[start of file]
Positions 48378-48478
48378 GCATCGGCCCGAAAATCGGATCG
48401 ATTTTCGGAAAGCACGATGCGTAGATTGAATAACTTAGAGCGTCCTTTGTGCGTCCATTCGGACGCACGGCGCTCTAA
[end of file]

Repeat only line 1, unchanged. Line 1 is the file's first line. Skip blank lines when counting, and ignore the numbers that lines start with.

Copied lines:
Positions 48378-48478